MARCH SADNESS: NCAA TOURNAMENT CANCELLED

UPDATE: THE NCAA TOURNAMENT HAS BEEN CANCELLED.

The NCAA men’s and women’s basketball tournaments will be held without any fans in attendance this year, due to the COVID-19 (aka coronavirus) outbreak. NCAA President Mark Emmert announced the decision on Wednesday afternoon, right in the middle of the ongoing conference tournaments, many of which are still being played in full arenas.

This is going to be one of the most unique, creepy situations in the history of athletics. This is an absolutely fascinating decision by Mark Emmert and the NCAA. I don’t know the numbers off the top of my head, but I imagine HUNDREDS of MILLIONS of dollars will be lost the course of the NCAA Tournament for something I believe is being wildly overhyped by the media itself. Only 30 people worldwide have died from CORONAVIRUS. Just 30. Yet, the entire world is panicking and fearing for their life. If you haven’t learned already, only people 50+ or older are dying from this virus. I don’t say that to single older people out, trust me. I don’t want to see your mother, father, grandma or grandpa die from the CORONAVIRUS. But, relax. Calm down. Wash your hands. Keep your hands out of your mouth. The NCAA Tournament, the freaking NATIONAL TITLE game will have crickets chirping in the stands. Imagine this extremely possible scenario: NCAA National Title game. 3.6 seconds remaining. Kansas is down 2 to Dayton. The Jayhawks NAIL a 3 at the buzzer to win the National Championship. The loudest noise you hear? Is the buzzer itself. This. Is. Going. To. Be. WILD.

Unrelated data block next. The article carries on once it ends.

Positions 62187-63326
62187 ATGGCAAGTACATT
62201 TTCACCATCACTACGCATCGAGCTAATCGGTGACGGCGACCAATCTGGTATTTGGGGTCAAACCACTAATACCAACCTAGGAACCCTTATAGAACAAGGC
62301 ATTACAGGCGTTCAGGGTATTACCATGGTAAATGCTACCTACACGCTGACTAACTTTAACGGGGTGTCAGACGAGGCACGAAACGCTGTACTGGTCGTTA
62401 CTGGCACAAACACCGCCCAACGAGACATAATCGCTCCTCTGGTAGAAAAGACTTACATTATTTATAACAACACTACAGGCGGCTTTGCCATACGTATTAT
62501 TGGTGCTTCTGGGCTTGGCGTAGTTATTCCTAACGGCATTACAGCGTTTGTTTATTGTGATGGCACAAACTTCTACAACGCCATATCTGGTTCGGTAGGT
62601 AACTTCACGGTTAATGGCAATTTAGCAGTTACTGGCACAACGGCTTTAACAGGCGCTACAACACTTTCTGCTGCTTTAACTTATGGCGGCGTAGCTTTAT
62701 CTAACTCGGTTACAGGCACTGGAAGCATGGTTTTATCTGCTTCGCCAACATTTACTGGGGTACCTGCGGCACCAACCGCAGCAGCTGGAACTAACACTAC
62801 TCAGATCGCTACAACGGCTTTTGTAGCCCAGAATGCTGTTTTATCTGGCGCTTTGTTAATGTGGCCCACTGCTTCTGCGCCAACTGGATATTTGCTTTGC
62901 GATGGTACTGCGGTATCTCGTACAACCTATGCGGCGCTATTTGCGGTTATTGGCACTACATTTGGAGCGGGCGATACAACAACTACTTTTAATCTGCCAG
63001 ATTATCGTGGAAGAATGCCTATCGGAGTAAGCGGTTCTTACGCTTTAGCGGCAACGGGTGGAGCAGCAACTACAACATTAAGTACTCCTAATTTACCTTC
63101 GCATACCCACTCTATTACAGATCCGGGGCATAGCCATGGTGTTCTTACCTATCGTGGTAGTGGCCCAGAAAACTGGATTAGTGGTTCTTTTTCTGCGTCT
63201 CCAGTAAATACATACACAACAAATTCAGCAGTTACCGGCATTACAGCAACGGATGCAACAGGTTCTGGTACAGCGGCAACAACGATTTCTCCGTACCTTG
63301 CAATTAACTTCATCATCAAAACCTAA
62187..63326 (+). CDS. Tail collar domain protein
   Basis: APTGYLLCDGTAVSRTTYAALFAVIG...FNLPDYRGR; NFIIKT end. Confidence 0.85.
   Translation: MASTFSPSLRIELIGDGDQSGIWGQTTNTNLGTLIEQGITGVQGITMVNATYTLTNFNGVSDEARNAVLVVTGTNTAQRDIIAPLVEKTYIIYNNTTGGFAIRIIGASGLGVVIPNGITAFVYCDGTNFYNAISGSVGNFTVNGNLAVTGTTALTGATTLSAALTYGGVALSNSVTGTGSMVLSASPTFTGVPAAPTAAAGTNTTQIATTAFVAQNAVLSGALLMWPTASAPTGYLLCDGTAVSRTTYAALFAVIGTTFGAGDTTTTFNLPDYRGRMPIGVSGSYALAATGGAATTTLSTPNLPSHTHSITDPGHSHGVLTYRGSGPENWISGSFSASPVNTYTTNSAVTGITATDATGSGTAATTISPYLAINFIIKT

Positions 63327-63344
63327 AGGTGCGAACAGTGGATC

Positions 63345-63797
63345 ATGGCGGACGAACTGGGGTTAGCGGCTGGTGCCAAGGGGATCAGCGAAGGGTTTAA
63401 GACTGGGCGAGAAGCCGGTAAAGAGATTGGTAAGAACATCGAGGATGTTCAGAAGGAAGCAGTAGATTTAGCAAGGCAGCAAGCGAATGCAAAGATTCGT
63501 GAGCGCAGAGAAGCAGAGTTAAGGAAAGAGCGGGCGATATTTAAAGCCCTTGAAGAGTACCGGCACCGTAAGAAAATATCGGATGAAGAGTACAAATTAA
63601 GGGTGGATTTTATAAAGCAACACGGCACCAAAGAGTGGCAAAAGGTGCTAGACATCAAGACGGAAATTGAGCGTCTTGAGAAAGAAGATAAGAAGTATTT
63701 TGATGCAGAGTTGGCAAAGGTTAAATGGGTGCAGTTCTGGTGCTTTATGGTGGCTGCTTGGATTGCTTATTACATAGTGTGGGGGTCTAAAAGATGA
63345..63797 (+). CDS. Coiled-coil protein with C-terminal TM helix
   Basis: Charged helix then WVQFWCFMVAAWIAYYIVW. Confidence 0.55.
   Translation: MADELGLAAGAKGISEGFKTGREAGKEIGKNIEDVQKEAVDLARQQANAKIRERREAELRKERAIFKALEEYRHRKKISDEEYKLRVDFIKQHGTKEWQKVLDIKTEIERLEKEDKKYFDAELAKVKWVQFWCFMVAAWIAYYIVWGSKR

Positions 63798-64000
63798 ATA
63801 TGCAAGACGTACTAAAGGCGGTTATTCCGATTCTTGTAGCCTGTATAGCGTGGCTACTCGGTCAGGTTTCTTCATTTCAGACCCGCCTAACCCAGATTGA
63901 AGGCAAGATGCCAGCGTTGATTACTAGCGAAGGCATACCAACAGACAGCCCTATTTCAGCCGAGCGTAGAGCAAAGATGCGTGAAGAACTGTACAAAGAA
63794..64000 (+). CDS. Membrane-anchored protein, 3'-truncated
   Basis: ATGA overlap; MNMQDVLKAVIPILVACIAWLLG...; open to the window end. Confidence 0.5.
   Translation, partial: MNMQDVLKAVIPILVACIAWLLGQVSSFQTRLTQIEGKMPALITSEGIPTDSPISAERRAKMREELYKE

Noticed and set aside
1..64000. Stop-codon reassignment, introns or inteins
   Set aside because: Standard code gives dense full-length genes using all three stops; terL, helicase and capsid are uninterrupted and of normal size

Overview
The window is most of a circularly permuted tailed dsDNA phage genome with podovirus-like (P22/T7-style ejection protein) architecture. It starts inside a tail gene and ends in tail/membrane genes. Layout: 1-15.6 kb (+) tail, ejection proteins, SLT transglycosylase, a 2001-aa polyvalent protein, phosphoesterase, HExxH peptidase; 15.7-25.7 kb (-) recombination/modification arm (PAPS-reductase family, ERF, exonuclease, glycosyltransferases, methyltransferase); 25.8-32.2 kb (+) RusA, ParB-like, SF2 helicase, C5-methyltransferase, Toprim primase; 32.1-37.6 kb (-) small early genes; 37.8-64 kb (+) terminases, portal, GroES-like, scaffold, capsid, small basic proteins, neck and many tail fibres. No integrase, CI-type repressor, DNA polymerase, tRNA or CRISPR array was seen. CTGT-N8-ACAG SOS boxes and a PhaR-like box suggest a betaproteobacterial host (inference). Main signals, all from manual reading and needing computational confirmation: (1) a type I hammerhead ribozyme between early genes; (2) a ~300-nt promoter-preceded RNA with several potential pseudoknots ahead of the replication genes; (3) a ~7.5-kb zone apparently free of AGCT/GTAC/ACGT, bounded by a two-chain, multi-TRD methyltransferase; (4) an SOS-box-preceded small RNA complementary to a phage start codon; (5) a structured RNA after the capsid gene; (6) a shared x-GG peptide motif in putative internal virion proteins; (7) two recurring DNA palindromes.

According to the Press release, the only people allowed on tournament sites will be the players and coaches, essential staff and a limited amount of family members. The NCAA’s official statement reads:

“The NCAA continues to assess the impact of COVID-19 in consultation with public health officials and our COVID-19 advisory panel. Based on their advice and my discussions with the NCAA Board of Governors, I have made the decision to conduct our upcoming championship events, including the Division I men’s and women’s basketball tournaments, with only essential staff and limited family attendance. While I understand how disappointing this is for all fans of our sports, my decision is based on the current understanding of how COVID-19 is progressing in the United States.

This decision is in the best interest of public health, including that of coaches, administrators, fans and, most importantly, our student-athletes. We recognize the opportunity to compete in an NCAA national championship is an experience of a lifetime for the students and their families. Today, we will move forward and conduct championships consistent with the current information and will continue to monitor and make adjustments as needed.”

The official brackets for the men’s tournament will be unveiled on Sunday night. Typically, the top seeds are placed in regions nearby their school, giving those teams a home court advantage in the opening rounds – but there will be no such advantages this year as all games will essentially be played on an eerily quiet neutral floor.

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